When the mind wanders, happiness strays. - John Tierney, NY Times
Therapy, lawyers, family and friends aren’t the only sources of help when you are trying to solve problems. You can take control and find ways to deal with your separation, divorce, and feelings generated by these events. So when your mind starts to wander and lead you down the path of negative thoughts or self-doubt, pick up one of the books listed below and turn those thoughts around.
This page lists books about divorce, relationships, and happiness recommended by JP and Tracy. Purchasing books through this site helps support our continued research.
Books about Divorce
This one-of-a-kind workbook streamlines the divorce process
This completely unique guide helps anyone —even someone enduring a not-so-easy split—create a complete, accessible record of absolutely everything needed to confidently tackle, organize, and prepare for the legal, emotional, and financial aspects of divorce. Family attorney Brette McWhorter Sember’s The Divorce Planner & Organizer includes:
- Suggestions for selecting an attorney and getting the most legal help for the dollar
- Tips on how to gather and organize information for easy access during legal proceedings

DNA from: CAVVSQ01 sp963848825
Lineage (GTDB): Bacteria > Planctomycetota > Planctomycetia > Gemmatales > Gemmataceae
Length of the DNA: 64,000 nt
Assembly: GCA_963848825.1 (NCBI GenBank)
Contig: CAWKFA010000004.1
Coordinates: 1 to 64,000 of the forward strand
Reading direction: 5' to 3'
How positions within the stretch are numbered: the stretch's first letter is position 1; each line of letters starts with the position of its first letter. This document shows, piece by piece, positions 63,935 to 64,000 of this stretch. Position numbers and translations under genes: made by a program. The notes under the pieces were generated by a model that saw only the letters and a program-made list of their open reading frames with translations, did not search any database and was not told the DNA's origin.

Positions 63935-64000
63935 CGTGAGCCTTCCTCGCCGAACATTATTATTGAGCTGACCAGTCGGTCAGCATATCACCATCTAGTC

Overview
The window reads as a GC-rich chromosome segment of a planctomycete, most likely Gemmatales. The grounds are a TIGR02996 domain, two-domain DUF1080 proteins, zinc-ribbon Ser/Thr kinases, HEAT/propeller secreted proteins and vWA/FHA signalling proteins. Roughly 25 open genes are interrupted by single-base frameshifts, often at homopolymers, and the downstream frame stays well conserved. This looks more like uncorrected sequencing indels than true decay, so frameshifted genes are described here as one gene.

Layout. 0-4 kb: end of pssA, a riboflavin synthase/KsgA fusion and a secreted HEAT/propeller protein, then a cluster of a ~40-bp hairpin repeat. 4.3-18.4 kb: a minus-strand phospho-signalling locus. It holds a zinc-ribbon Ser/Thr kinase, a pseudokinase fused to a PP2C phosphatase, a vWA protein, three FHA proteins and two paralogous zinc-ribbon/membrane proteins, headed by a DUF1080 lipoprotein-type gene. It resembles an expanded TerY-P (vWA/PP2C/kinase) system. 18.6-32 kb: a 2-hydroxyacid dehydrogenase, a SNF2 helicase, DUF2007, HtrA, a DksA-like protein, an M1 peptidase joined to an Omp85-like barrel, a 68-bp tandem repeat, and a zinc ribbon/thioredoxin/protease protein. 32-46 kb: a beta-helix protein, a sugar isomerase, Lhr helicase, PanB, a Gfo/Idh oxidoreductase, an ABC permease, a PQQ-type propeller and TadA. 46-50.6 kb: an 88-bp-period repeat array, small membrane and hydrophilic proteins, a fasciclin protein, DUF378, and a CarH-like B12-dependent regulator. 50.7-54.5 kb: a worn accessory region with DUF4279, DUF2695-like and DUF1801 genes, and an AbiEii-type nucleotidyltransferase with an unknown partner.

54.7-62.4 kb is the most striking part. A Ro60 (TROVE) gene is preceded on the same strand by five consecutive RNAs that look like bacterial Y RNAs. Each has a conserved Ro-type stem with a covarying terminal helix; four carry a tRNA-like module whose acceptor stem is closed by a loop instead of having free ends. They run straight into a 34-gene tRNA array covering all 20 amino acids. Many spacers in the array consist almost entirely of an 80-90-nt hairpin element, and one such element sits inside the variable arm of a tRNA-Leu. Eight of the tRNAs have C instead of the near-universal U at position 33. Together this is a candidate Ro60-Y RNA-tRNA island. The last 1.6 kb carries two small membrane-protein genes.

- Advice on required documentation for homes, cars, investments, bank accounts, debts, insurance, and household expenses
- A tracker to record alimony, child support payments, and children’s medical, educational, and athletic expenses
- A personal property inventory and wish list, a budget form, and fill-in contact information lists
From the Back Cover
Everything you need to take charge of your divorce and get what you deserve
Divorce is overwhelming enough without having to deal with the financial, personal, and legal paperwork. When you are organized, you feel more confident, and you are more likely to get what you want. The Divorce Organizer and Planner is your guide to managing your divorce and getting what you want–while keeping your legal expenses to a minimum. Written by a family attorney with years of experience helping people navigate the divorce process, this book empowers you with the knowledge and tools you need to take control of your divorce.